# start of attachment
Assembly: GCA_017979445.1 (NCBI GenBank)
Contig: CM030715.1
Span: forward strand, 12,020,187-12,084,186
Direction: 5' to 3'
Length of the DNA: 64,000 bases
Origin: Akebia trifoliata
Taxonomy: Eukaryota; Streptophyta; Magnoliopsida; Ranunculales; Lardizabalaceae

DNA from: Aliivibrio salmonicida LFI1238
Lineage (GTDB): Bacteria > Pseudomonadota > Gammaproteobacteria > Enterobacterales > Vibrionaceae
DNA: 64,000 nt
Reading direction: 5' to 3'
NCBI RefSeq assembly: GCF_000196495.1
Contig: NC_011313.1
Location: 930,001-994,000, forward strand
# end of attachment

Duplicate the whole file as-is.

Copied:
Assembly: GCA_017979445.1 (NCBI GenBank)
Contig: CM030715.1
Span: forward strand, 12,020,187-12,084,186
Direction: 5' to 3'
Length of the DNA: 64,000 bases
Origin: Akebia trifoliata
Taxonomy: Eukaryota; Streptophyta; Magnoliopsida; Ranunculales; Lardizabalaceae

DNA from: Aliivibrio salmonicida LFI1238
Lineage (GTDB): Bacteria > Pseudomonadota > Gammaproteobacteria > Enterobacterales > Vibrionaceae
DNA: 64,000 nt
Reading direction: 5' to 3'
NCBI RefSeq assembly: GCF_000196495.1
Contig: NC_011313.1
Location: 930,001-994,000, forward strand